Jason Rosenbaum | St. Louis Public Radio

Jason Rosenbaum

Good news from our newsroom

May 17, 2018
Debra R. Beckman | Missouri NEA

Awards. Recognition. And a party! 

Joining host Don Marsh on Tuesday’s show to unpack the developments of the past 24 hours were (from left) St. Louis Public Radio reporter Rachel Lippmann, former Missouri Supreme Court chief justice Michael Wolff and STLPR reporter Jason Rosenbaum.
Evie Hemphill | St. Louis Public Radio

On Tuesday’s St. Louis on the Air, host Don Marsh discussed the surprising turn of events that made headlines late Monday afternoon in the continuing legal saga surrounding Missouri Gov. Eric Greitens.

As St. Louis Public Radio reported Monday, St. Louis Circuit Attorney Kim Gardner dropped the felony invasion of privacy charge against Greitens after the prosecutor was herself endorsed as a witness in the case. The news came with jury selection for the trial already well underway.

Kelly Moffitt, St. Louis Public Radio

After the Ferguson Commission's report was released last week, St. Louisans across the region seemed to be echoing a common refrain: “But what can I do with it?” That was a question that “St. Louis on the Air” host Don Marsh tried to answer at Monday night’s public town hall “Ferguson Commission:  Where Do We Go From Here?”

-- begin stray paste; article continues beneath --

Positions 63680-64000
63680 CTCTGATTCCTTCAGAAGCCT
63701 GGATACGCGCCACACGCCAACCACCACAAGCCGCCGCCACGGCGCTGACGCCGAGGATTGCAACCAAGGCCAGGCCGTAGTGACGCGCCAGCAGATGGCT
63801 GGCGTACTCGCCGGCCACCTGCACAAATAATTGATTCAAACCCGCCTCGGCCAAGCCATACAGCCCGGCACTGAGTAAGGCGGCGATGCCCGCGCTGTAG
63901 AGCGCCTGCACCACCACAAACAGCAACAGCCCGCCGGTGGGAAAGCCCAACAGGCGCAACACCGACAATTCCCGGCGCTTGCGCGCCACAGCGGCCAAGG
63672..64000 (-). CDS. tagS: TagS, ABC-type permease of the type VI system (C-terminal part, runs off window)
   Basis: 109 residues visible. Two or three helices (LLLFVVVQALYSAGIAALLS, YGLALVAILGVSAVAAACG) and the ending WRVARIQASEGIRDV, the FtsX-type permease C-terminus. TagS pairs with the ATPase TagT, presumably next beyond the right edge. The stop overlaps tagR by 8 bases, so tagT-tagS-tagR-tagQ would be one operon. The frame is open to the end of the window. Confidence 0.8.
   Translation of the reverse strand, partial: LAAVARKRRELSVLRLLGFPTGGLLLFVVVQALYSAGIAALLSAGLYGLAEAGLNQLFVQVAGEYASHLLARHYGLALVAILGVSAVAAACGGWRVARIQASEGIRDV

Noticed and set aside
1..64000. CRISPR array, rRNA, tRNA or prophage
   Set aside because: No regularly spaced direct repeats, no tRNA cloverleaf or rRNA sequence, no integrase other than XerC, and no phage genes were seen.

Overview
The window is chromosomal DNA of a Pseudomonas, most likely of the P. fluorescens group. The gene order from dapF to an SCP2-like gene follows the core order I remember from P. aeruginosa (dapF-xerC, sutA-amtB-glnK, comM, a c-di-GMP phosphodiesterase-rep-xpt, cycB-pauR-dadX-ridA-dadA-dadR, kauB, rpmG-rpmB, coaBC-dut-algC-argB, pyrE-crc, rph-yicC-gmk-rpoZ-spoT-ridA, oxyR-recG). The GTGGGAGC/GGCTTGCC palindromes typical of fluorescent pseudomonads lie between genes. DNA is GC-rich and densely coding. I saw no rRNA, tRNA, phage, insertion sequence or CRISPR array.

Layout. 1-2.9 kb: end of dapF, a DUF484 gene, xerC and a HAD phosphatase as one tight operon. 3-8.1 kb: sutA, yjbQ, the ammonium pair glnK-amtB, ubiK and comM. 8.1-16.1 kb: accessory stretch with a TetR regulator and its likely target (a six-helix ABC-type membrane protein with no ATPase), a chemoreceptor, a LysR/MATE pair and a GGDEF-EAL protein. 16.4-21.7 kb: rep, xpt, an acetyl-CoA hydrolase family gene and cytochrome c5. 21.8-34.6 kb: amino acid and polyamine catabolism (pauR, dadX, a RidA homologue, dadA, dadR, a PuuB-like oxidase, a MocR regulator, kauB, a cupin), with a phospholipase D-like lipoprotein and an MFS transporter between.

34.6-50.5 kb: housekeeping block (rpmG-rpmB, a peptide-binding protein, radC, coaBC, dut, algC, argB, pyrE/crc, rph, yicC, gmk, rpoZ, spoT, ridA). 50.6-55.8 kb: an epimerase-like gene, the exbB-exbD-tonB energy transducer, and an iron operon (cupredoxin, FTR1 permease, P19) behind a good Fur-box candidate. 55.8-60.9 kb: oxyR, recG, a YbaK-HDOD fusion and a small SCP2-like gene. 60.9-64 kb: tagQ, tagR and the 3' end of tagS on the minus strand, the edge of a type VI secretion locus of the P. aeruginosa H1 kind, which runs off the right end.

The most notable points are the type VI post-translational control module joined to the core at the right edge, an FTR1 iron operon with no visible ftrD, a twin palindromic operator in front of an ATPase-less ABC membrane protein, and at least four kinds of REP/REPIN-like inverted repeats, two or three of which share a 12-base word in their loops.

Since Missouri's state lawmakers are on spring break this week, "St. Louis on the Air" is checking in to see what they've accomplished so far, and what remains on the to-do list.

Four bills have been passed by both chambers and sent to the governor:

Panel Analyzes Nixon's State Of The State Address

Jan 22, 2015
Gov. Jay Nixon speaks during last year's State of the State address. The governor's speech comes amid heightened scrutiny of his actions during the Ferguson unrest and unprecedented GOP majorities in the Missouri General Assembly.
Tim Bommel, House Communications

Missouri Gov. Jay Nixon delivered his seventh State of the State address Wednesday night. On Thursday, “St. Louis on the Air” asked a panel to analyze the speech and the Republican response, starting with the headline they would have put on the speech.

“Nixon’s speech more subdued in places,” said Marshall Griffin, St. Louis Public Radio’s Missouri statehouse reporter.